The instant-reaction kabuki of party leaders to the president’s budget announcement has a certain predictable nature, and this year was no different.
Democrats expressed hope that Republicans would work with them to spend more money and reduce the deficit in part by closing tax loopholes. And Republican leaders quickly disabused them of that notion.
Speaker John A. Boehner, R-Ohio, as he does every year, ripped President Barack Obama’s fiscal 2015 blueprint.
“The president has offered perhaps his most irresponsible budget yet. American families looking for jobs and opportunity will find only more government in this plan. Spending too much, borrowing too much, and taxing too much, it would hurt our economy and cost jobs,” he said.
Boehner dismissed the president’s $56 billion sidecar spending wish list in his budget as a violation of last year’s budget deal between House Budget Chairman Paul D. Ryan, R-Wis., and Senate Budget Chairwoman Patty Murray, D-Wash.
“What’s more, he proposes raising even more taxes — not to reduce the deficit but to spend more taxpayer money,” he complained.
Republicans said the new revenue in the budget over the next decade was a nonstarter.
Boehner promised that the House will produce its own budget, while Senate Democrats plan to punt this year.
House Minority Leader Nancy Pelosi, meanwhile, put the budget in a fairness frame, with the Republicans standing in the way.
“While Republicans feverishly work to reward their special interest friends with tax breaks, and maximize the pain of hard working Americans, Democrats will continue to advance an opportunity agenda that empowers all Americans to realize a better tomorrow for themselves and their families,” the California Democrat said in a statement.
“It is time for Republicans to end their callous and shortsighted obstruction, and join Democrats to pass a budget that creates jobs, expands opportunity, reduces the deficit and invests in the future,” she added.
Pelosi also said that a comprehensive immigration overhaul could shrink the deficit by $158 billion in the first decade “in addition to creating jobs, protecting American workers, fueling innovation, and energizing our economy.”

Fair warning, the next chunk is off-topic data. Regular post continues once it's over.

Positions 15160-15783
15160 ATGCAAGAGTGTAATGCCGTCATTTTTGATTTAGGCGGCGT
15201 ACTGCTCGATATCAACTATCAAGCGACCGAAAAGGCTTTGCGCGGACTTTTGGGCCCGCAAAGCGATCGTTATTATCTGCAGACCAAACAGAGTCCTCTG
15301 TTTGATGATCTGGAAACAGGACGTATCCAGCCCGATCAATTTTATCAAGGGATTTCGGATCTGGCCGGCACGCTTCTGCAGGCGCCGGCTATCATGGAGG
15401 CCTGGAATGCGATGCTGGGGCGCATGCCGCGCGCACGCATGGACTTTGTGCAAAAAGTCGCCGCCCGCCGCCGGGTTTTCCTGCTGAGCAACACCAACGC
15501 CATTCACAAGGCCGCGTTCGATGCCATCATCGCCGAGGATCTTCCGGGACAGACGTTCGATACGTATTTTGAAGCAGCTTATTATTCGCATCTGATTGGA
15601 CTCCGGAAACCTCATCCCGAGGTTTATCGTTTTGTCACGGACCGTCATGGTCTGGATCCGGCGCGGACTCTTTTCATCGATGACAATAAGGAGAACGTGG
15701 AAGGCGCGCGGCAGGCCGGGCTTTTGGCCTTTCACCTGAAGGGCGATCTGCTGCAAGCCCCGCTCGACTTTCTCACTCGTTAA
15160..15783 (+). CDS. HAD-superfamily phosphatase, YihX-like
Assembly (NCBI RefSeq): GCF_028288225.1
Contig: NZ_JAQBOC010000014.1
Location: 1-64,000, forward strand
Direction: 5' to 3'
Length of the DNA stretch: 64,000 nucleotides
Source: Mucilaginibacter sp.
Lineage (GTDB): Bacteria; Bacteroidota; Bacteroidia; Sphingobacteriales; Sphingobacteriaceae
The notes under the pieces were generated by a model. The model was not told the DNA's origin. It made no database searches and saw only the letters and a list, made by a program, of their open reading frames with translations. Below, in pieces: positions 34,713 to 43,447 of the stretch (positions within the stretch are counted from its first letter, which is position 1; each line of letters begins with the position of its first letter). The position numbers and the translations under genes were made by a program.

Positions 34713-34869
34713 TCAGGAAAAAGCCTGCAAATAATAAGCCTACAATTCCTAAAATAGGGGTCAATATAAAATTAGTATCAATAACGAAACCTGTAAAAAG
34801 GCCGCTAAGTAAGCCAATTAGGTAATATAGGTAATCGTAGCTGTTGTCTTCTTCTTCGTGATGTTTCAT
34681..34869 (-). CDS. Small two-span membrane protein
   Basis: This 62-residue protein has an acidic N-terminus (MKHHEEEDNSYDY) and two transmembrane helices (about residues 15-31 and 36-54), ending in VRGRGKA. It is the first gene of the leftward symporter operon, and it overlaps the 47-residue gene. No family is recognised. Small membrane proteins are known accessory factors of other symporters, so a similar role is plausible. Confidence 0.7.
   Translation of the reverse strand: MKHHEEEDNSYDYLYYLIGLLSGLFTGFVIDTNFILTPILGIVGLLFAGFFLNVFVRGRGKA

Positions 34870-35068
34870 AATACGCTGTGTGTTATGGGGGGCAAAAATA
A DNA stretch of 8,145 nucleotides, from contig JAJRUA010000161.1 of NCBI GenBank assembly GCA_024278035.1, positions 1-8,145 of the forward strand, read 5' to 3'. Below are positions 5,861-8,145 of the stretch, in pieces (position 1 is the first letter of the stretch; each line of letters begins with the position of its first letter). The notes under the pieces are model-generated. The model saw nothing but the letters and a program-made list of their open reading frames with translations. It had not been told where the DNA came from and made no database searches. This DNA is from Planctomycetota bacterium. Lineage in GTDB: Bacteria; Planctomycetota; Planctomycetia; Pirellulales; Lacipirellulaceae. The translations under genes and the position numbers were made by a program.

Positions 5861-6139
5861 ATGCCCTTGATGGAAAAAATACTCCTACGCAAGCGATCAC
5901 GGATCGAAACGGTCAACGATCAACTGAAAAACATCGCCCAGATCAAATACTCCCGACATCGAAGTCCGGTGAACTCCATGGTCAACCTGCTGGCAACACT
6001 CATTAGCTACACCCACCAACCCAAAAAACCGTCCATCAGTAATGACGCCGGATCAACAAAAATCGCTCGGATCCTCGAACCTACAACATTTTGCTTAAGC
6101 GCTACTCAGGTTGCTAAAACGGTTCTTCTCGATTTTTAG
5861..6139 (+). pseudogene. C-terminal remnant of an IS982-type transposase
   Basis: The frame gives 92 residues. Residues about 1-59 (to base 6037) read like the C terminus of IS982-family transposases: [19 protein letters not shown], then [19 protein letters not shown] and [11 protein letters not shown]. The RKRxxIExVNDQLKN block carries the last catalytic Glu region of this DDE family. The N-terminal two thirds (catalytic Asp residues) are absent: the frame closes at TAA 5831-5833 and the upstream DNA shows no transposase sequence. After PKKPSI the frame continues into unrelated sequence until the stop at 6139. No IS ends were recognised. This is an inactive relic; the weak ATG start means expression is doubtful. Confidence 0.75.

Ryan, for his part, lamented the lack of a long-term strategy for tackling the nation’s entitlement spending, dismissing the budget as a “campaign document.”
“It would demand that families pay more so Washington can spend more. It would hollow out our defense capabilities. And it would do nothing to preserve or strengthen our entitlements. The President has just three years left in his administration, and yet he seems determined to do nothing about our fiscal challenges,” said Ryan.
And House Appropriations Chairman Harold Rogers, R-Ky., declared the president’s proposed wish list dead on arrival, declaring that his committee would stick to the spending caps established in last year’s deal.
“It is extremely disappointing that the President’s proposal today blatantly disregards the budget limits for fiscal year 2015 — spending roughly $60 billion in additional funds — and ignores the hard-fought compromise he so recently endorsed,” Rogers said.
Ways and Means Chairman Dave Camp, R-Mich., also criticized Obama’s tax proposals as a far cry from his proposed tax overhaul.
“Unfortunately, the President’s budget adds more complexity to the tax code and increases taxes for more Washington spending,” he said.
Vice President Joe Biden waits to conduct a mock swearing-in ceremony with Sen. Brian Schatz, D-Hawaii, in the Capitol's Old Senate Chamber, December 2, 2014. Schatz was sworn in to serve the remainder of his term since he was appointed to the seat after Sen. Daniel Inouye, D-Hawaii, passed away.